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Forest Restoration in Landscapes

Forest Restoration in Landscapes

conjunction with a set

conjunction with a set of stakeholders from the region. Similarly, GIS is being used in Madagascar to map and prioritise suitable areas for restoration within a large landscape that needs to be restored. Here, biological targets are being established for six IUCN redlisted vertebrates. Criteria are being established to map suitable habitat for each species in order to evaluate current status within the landscape. Where current habitat is insufficient for longterm viability of each population, areas will be prioritised for restoration based on connectivity, proximity to known populations, and habitat characteristics. Socioeconomic data will be used as a constraint where options exist to meet biological targets. This work is in its initial stages and is expected to continue through 2005. 3. Outline of Tools Standard vector-based GIS software—ESRI (ArcMap, ArcView, Arcinfo)—is the standard GIS virtually worldwide. It is available at low cost to conservation organisations, and it performs all types of GIS functions, from basic mapping to advanced analyses, especially when customised or linked to other programmes (e.g., statistical software, etc.). Standard raster-based GIS—IDRISI, ESRI (Spatial Analyst, GRID for Arcview, ArcMap, and Arcinfo), ERDAS. The IDRISI and ESRI products are low cost (for educational or nonprofit companies) GISs capable of doing rasterbased analyses (e.g., most analyses involving remotely sensed imagery). IDRISI includes functions for easily stepping through suitability models and MCE as part of its decision support package. ERDAS is a much more expensive software designed primarily to analyse satellite imagery and other remotely sensed data. 4. Future Needs A key need is for participatory GIS-based decision-support tools designed specifically for restoration in a biodiversity conservation context. Similarly, research is needed into tools to strengthen linkages between site-based restora- 16. Mapping and Modelling 119 tion research and spatial decision making with GIS. Recently, several new GIS models are in use that have been used extensively for spatial planning in conservation, notably C-Plan 156 and SITES/Marxan. 157 These particular applications are currently, generally speaking, spatial optimisation tools designed to meet representation targets in conservation plans. There is tremendous potential, however, especially with the simulated-annealing algorithm used by Marxan (and now SPOT among other tools) to optimise any given set of objectives (such as restoration) in a spatial model. Research is urgently needed to expand these tools to meet other objectives beyond simple reservation and representation. References Boitani, L. (coordinator), Corsi, F., De Biase, A., et al. 1999.A databank for the conservation and management of African Mammals. Institute of Applied Ecology, Rome, Italy. Dinerstein, E., Powell, G., Olson, D. et al. 2000. A Workbook for Conducting Biological Assessments and Developing Biodiversity Visions for Ecoregion-Based Conservation. Conservation Science Programme, World Wildlife Fund, Washington, DC. Eastman, J.R., Kyem, P.A.K., Toledano, J., and Jin, W. 1993. GIS and Decision Making, UNITAR. Explorations in GIS Technology, Vol. 4. UNITAR, Geneva. Eghenter, C. 2000. Mapping People’s Forests: The Role of Mapping in Planning Community-Based Management of Conservation Areas in Indonesia. Biodiversity Support Programme, Washington, DC. Ferrier, S. 2002. Mapping spatial pattern in biodiversity for regional conservation planning: where to from here? Systematic Biology 51:331–363. Halperin, J.J., Shear, T.H., Munishi, P.K.T., and Wentworth, T.R. 2004. Multiple-objective forestry planning in biodiversity hotspots of east Africa. In preparation. Herrman, S., and Osinski, E. 1999. Planning sustainable land use in rural areas at different spatial levels using GIS and modelling tools. Landscape and Urban Planning 46:93–101. 156 Pressey et al, 1995 157 Leslie et al, 2003; McDonnell et al, 2002.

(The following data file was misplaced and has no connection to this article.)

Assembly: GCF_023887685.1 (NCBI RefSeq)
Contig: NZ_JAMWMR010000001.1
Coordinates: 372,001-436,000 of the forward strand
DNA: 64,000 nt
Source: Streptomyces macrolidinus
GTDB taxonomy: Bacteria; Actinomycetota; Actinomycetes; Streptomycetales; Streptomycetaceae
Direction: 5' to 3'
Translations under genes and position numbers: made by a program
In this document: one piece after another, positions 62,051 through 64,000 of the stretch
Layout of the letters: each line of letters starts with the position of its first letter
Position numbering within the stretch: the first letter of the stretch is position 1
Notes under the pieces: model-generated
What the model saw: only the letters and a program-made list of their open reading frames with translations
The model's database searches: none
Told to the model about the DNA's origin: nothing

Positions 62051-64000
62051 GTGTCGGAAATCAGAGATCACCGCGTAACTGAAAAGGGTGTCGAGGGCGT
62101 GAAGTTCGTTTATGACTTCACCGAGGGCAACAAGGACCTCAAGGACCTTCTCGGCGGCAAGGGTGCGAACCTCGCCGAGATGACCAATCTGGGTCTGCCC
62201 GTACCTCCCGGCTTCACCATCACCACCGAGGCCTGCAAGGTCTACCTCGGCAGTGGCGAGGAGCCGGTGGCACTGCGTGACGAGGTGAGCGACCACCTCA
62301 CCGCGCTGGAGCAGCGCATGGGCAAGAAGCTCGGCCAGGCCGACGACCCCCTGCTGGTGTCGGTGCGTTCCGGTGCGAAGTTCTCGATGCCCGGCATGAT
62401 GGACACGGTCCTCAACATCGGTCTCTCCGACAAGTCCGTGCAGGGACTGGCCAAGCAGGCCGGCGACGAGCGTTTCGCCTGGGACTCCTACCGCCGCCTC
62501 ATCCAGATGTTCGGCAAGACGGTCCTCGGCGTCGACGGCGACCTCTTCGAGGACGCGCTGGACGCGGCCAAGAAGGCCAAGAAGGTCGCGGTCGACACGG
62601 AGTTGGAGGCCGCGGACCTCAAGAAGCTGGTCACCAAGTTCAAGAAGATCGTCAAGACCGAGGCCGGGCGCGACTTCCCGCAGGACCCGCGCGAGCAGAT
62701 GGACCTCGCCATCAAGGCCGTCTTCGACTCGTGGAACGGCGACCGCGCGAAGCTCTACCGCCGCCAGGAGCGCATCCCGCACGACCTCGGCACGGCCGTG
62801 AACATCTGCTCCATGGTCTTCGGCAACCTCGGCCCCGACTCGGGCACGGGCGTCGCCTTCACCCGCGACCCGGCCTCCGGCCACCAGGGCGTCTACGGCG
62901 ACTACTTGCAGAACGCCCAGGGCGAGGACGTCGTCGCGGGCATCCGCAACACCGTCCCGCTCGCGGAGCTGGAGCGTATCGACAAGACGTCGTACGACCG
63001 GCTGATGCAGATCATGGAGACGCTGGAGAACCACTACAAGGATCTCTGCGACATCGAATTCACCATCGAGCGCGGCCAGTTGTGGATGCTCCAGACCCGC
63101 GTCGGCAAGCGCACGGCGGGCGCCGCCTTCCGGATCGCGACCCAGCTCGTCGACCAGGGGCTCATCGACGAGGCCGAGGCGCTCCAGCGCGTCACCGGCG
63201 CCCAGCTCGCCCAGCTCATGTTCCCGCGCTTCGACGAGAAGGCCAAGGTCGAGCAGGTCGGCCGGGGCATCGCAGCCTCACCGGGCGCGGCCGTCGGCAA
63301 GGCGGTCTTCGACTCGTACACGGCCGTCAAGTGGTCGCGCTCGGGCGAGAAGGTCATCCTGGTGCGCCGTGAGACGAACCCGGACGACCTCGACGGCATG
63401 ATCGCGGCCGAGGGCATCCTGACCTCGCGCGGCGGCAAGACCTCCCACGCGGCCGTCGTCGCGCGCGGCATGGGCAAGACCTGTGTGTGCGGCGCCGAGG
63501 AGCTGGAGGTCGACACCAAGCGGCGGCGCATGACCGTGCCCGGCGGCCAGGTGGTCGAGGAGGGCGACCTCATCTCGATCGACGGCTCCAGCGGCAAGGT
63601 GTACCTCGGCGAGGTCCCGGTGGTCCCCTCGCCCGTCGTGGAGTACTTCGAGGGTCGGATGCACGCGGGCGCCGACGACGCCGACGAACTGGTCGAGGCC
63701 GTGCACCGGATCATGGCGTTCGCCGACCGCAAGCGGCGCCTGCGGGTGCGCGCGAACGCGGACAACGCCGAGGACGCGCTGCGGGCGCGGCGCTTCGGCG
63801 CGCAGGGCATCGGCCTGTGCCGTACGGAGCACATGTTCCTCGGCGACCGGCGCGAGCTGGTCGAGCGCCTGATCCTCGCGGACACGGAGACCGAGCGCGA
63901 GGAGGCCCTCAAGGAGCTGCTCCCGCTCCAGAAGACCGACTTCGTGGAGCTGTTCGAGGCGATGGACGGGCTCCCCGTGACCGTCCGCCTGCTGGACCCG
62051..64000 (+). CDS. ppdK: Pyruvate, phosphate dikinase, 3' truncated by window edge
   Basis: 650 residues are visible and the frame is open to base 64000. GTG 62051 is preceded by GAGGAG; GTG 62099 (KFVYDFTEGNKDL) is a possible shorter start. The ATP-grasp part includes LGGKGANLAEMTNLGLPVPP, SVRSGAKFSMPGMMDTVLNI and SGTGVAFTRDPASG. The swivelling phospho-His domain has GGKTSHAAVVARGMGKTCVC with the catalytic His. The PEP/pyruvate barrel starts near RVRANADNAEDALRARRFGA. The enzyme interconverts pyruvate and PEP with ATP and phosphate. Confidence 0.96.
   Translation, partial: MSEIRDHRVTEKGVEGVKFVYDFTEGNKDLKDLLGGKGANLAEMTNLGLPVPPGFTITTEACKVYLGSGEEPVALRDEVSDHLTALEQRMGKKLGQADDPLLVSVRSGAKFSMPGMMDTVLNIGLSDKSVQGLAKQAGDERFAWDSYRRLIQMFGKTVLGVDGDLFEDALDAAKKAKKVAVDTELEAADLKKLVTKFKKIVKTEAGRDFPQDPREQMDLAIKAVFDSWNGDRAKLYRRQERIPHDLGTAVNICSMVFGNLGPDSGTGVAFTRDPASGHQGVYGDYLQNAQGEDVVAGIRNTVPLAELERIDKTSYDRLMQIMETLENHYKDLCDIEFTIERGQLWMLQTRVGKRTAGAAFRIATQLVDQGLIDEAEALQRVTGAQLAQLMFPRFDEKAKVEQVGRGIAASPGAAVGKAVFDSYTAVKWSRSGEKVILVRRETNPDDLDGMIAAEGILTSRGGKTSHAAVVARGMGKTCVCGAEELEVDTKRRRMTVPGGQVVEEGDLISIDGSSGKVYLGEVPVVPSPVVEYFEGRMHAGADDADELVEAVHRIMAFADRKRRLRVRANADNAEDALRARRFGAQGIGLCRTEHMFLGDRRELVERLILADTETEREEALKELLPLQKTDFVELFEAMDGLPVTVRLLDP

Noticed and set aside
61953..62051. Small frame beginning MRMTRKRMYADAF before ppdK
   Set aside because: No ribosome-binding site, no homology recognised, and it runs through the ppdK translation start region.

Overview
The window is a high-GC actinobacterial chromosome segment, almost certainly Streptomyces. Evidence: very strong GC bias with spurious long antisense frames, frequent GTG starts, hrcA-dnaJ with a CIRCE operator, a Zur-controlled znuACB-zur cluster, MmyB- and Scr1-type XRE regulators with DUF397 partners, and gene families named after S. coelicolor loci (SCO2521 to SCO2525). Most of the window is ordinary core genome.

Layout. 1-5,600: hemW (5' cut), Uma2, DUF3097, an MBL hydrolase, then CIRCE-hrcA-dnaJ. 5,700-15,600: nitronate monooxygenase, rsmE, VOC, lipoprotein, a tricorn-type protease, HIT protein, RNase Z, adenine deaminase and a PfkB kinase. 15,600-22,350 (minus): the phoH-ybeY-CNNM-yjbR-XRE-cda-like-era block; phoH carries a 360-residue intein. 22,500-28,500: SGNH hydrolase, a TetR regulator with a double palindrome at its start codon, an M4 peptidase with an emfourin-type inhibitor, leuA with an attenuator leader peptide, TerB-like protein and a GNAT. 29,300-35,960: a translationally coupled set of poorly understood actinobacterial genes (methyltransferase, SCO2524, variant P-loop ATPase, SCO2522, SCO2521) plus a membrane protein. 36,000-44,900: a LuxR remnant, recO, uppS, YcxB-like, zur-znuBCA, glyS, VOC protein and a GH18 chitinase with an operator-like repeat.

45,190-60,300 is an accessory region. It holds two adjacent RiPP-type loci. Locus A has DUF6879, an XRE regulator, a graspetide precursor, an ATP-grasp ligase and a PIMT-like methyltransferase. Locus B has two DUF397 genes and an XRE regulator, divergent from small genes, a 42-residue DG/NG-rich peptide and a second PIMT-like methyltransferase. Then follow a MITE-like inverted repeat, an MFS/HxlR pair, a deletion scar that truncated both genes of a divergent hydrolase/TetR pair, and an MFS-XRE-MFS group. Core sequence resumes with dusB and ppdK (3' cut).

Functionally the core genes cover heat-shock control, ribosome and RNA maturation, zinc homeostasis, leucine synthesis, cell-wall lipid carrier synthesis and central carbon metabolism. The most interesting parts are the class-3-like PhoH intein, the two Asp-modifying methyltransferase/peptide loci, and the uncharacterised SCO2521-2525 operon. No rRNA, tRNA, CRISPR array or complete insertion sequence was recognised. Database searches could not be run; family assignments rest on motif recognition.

120 T.F. Allnutt Lambeck, R.J. 1997. Focal species: a multi-species umbrella for nature conservation. Conservation Biology 11:849–856. Leslie, H., Ruckelshaus, R., Ball, I.R., Andelman, S., and Possingham, H.P. 2003. Using siting algorithms in the design of marine reserve networks. Ecological Applications 13:S185–S198. McDonnell, M.D., Possingham, H.P., Ball, I.R., and Cousins, E.A. 2002. Mathematical methods for spatially cohesive reserve design. Environmental Modelling and Assessment 7:107–114. Pressey, R.L., Cowling, R.M., and Rouget, M. 2003. Formulating conservation targets for biodiversity pattern and process in the Cape Floristic Region, South Africa. Biological Conservation 112:99–127. Pressey, R.L., Ferrier, S., Hutchinson, C.D., Sivertsen, D.P., and Manion, G. 1995. Planning for negotiation: using an interactive geographic information system to explore alternative protected area networks. In: Saunders, D.A., Craig, J.L., Mattiske, E.M., eds. Nature Conservation: The Role of Networks. Surrey Beatty and Sons, Sydney, pp. 23–33. Ridgely, R.S., Allnutt, T.F. Brooks, T., et al. 2003. Digital Distribution Maps of the Birds of the Western Hemisphere. Version 1.0. CD-ROM. NatureServe, Arlington, Virginia. UNEP-WCMC. 2003. Spatial analysis as a decision support tool for forest landscape restoration. Report to WWF. Additional Reading George, T.L., and Zack, S. 2001. Spatial and temporal considerations in restoring habitat for wildlife. Restoration Ecology 9:272. Huxel, G.R., and Hastings,A. 2001. Habitat loss, fragmentation, and restoration. Restoration Ecology 7:309. Jankowski, P., and Nyerges, T. 2001. Geographic Information Systems for Group Decision Making. Taylor and Francis, New York. Loiselle, B.A., Howell, C.A. Graham, C.H., et al. 2003.Avoiding pitfalls of using species distribution models in conservation planning. Conservation Biology 6:1591–1600. Wickam, J.D., Jones, B.K., Riiters, K.H., Wade, T.G., and O’Neill, R.V. 1999. Transitions in forest fragmentation: implications for restoration opportunities at regional scales. Landscape Ecology 14: 137–145.